Hines has campaigned on more divisive social issues, though he’s adopted a more economic-focused message in recent months to appeal to a wider swath of the electorate that may be turned off by controversial subjects, such as transgender students competing on high school sports teams other than the gender assigned at their birth and whether schools ought to teach young students about racism and sexuality.

Chris Cooper, a Western Carolina University political scientist, thinks both candidates are effectively playing to their strengths.

“They have some similarities, but they are very different candidates who came with very different strengths,” Cooper said. “Wiley Nickel, although not the most loved state legislator in North Carolina, did have and does have a coalition that he's built over multiple cycles. Bo Hines is starting from scratch. Both of their strategies make sense for who they are and how they entered this race.”

Entering the political arena

Nickel’s message of stability is informed in part by an unstable life. Born in California, Nickel’s parents divorced when he was two years old. He moved around a lot, as his mom bounced from market to market in the television news business.

Asked where he spent the bulk of his childhood, Nickel rattled off five states, none of which he considered home. He learned to make the most of opportunities afforded to him and the importance of family.

He met his wife, Caroline, in 2007 while studying abroad in London. The couple now has a son and a daughter.

“You hug your kids a little longer, a little harder every time you think about some of that stuff,” Nickel said, reflecting on his upbringing. “You just want to do everything we can to make sure they have every opportunity and a good healthy childhood.”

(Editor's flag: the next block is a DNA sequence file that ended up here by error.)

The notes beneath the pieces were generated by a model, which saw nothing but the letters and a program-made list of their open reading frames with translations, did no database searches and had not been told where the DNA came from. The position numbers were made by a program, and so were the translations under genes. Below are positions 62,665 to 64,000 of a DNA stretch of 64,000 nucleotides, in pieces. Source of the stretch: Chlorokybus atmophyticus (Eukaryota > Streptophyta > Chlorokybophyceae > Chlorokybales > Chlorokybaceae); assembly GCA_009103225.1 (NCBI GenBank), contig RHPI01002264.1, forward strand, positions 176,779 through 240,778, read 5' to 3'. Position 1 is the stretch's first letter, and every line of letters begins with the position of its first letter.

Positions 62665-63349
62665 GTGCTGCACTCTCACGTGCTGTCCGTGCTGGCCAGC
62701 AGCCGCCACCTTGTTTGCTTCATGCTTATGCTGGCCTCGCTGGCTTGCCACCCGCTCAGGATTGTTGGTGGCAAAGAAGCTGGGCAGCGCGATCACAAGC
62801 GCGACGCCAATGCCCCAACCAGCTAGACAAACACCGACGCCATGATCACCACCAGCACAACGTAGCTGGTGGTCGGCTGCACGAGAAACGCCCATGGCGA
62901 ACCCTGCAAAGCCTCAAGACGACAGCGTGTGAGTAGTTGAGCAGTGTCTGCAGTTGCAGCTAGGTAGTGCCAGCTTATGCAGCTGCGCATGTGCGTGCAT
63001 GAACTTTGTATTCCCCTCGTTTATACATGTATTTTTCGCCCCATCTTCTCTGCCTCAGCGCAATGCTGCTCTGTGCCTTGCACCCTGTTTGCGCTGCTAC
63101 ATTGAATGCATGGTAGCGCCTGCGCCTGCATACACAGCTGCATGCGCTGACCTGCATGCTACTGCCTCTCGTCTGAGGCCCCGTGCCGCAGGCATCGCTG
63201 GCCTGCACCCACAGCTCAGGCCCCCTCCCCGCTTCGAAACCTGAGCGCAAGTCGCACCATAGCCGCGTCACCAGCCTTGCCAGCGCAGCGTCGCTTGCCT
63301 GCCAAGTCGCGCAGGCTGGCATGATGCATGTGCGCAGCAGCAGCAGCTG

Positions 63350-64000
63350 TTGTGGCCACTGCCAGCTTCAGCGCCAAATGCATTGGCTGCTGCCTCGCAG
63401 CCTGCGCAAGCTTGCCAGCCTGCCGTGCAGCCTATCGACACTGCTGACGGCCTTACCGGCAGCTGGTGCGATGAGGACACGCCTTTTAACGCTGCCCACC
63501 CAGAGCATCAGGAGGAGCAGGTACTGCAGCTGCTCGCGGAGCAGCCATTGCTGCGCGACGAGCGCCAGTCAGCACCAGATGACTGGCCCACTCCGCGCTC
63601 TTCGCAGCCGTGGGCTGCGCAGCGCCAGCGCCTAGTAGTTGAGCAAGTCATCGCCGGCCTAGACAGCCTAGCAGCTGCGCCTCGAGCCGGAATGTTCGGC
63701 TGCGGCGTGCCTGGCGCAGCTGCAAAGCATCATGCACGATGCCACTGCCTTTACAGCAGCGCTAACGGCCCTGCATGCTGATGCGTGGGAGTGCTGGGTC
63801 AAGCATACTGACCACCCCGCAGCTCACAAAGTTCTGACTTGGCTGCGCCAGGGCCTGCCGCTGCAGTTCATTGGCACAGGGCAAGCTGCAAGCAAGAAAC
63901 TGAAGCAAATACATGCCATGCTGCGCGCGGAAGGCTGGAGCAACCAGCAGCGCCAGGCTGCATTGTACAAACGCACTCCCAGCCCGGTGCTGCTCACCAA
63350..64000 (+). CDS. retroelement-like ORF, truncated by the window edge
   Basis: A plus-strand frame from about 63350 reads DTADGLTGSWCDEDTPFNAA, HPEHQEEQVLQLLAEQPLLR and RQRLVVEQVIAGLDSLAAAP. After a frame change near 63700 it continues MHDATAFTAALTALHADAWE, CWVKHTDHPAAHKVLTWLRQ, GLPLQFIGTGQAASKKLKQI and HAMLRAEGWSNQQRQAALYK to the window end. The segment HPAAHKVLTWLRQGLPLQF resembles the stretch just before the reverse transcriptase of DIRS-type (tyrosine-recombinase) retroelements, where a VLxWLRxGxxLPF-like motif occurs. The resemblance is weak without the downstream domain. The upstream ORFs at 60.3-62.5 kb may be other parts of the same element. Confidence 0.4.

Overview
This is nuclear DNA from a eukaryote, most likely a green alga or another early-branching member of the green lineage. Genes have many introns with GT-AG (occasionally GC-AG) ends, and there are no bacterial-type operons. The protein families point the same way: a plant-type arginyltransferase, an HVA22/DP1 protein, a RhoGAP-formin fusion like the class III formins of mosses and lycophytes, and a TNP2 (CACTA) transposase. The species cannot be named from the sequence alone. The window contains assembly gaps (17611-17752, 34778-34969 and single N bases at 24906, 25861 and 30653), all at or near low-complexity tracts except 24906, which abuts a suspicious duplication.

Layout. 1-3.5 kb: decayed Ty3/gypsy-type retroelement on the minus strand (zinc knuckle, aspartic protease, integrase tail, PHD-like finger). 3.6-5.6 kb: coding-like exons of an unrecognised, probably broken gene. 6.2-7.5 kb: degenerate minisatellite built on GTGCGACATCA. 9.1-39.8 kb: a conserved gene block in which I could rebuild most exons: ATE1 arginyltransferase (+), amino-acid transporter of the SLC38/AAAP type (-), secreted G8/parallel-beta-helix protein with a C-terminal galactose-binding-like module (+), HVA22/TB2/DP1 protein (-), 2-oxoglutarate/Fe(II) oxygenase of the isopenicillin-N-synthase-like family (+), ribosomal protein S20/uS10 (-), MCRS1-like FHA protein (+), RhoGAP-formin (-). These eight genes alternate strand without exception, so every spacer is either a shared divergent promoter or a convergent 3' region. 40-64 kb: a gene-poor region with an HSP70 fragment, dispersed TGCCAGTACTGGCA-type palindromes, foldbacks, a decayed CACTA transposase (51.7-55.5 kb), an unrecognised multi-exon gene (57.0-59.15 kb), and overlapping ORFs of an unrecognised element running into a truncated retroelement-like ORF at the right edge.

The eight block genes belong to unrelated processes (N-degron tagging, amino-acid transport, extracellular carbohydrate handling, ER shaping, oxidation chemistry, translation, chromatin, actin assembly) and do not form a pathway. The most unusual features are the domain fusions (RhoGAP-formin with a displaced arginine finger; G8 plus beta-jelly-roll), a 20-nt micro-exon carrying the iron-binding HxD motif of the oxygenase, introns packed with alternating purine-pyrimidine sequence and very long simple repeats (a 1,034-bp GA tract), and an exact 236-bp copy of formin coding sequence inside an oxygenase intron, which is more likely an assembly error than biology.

Democratic state Sen. Wiley Nickel looks on as his 10-year-old son Prescott describes what he's like at home. His wife, Caroline, also weighs in as they walk along a trail at Apex Community Park on Oct. 14. (photo by Bryan Anderson)

During an interview with his family at a park in Apex, Nickel’s 10-year-old son Prescott described his dad as fun and funny, but added a caveat: “He’s not home a lot.”

Nickel cringed. Caroline broke in with uncomfortable laughter.

“Who is this man?” she said, jokingly referring to her husband.

When Nickel is on the campaign trail, he brings decades of experience with him.

At a young age, he recalls his father instilling in him a strong work ethic starting with farmwork beginning at 5:30 a.m.

In his mid-teens and early 20s, Nickel developed a passion for politics. After his father died of cancer, Nickel decided to become more active in public policy.

“Everybody gets into politics for different reasons,” Nickel said. “For me, my father died of cancer when I was 18. When that happens, you see how important it is for everyone to have access to affordable healthcare and we still don't have access to healthcare for everybody.”

Within a few years, Nickel had become a staff member to former Vice President Al Gore, where he helped coordinate travel logistics. Nickel then went to law school in California at Pepperdine University. After graduating in 2005, he unsuccessfully ran for state senate in California, losing handily in a Republican-leaning district in the San Joaquin Valley.